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  • 1. Balzacq, Thierry
    et al.
    Guzzini, Stefano
    Introduction: 'What kind of theory - if any - is securitization?'2015In: International Relations, ISSN 0047-1178, E-ISSN 1741-2862, Vol. 29, no 1, p. 97-102Article in journal (Refereed)
  • 2. Balzacq, Thierry
    et al.
    Guzzini, Stefano
    Uppsala University, Disciplinary Domain of Humanities and Social Sciences, Faculty of Social Sciences, Department of Government.
    Williams, Michael
    Wæver, Ole
    Patomäki, Heikki
    What kind of theory – if any – is securitization?2015In: International Relations, ISSN 0047-1178, E-ISSN 1741-2862, Vol. 29, no 1, p. 96-136Article in journal (Refereed)
    Abstract [en]

    One of the great appeals of securitization theory, and a major reason for its success, has been itsusefulness as a tool for empirical research: an analytic framework capable of practical application.However, the development of securitization has raised several criticisms, the most important ofwhich concern the nature of securitization theory. In fact, the appropriate methods, the researchpuzzles and type of evidence accepted all derive to a great extent from the kind of theory scholarsbequeath their faith to. This Forum addresses the following questions: What type of theory (ifany) is securitization? How many kinds of theories of securitization do we have? How can thedifferences between theories of securitization be drawn? What is the status of exceptionalismwithin securitization theories, and what difference does it make to their understandings of therelationship between security and politics? Finally, if securitization commands that leaders act nowbefore it is too late, what status has temporality therein? Is temporality enabling securitization toabsorb risk analysis or does it expose its inherent theoretical limits?

  • 3. Guzzini, Stefano
    Foreign policy without diplomacy: the Bush administration at a crossroads2002In: International Relations, ISSN 0047-1178, E-ISSN 1741-2862, Vol. 16, no 2, p. 291-297Article in journal (Refereed)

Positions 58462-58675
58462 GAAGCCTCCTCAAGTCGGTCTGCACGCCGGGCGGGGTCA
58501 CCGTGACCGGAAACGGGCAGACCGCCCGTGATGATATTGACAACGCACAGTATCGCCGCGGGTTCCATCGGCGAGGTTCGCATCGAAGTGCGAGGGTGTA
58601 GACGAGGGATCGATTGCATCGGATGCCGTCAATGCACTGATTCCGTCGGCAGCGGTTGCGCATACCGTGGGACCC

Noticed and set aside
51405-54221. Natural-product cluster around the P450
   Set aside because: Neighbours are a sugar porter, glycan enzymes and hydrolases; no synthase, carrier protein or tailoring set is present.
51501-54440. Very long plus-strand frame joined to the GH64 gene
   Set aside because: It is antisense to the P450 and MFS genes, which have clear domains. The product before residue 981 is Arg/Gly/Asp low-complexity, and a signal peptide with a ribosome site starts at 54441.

• 4.
    Noreen, Erik
    et al.
    Uppsala University, Disciplinary Domain of Humanities and Social Sciences, Faculty of Social Sciences, Department of Peace and Conflict Research.
    Sjöstedt, Roxanna
    Ångström, Jan
    Why small states join big wars: The case of Sweden in Afghanistan 2002–20142017In: International Relations, ISSN 0047-1178, E-ISSN 1741-2862, Vol. 31, no 2, p. 145-168Article in journal (Refereed)
    Abstract [en]

    The security behavior of small states has traditionally been explained by different takes of realism, liberalism, or constructivism – focusing on the behavior that aims toward safeguarding sovereignty or engaging in peace policies. The issue of why states with limited military capacities and little or no military alignments or engagements decide to participate in an international mission has received limited attention by previous research. In contrast, this article argues that a three-layered discursive model can make the choices of small states more precisely explained and thereby contribute to an increased understanding of small states’ security behavior beyond threat balancing and interdependence. Analyzing a deviant case of a non-aligned small state, this article explains why Sweden became increasingly involved in the North Atlantic Treaty Organization (NATO)-led International Security Assistance Force (ISAF) mission in Afghanistan. By focusing on the domestic political discourses regarding the Swedish involvement in this mission, it is suggested that a narrative shapes public perception of a particular policy and establishes interpretative dominance of how a particular event should be understood. This dominant domestic discourse makes a certain international behavior possible and even impossible to alter once established. In the Swedish case, it is demonstrated that this discourse assumed a ‘catch-all’ ambition, satisfying both domestic and international demands. In general terms, it should thus be emphasized that certain discourses and narratives are required in order to make it possible for a country to participate in a mission such as ISAF and prolong the mission for several years.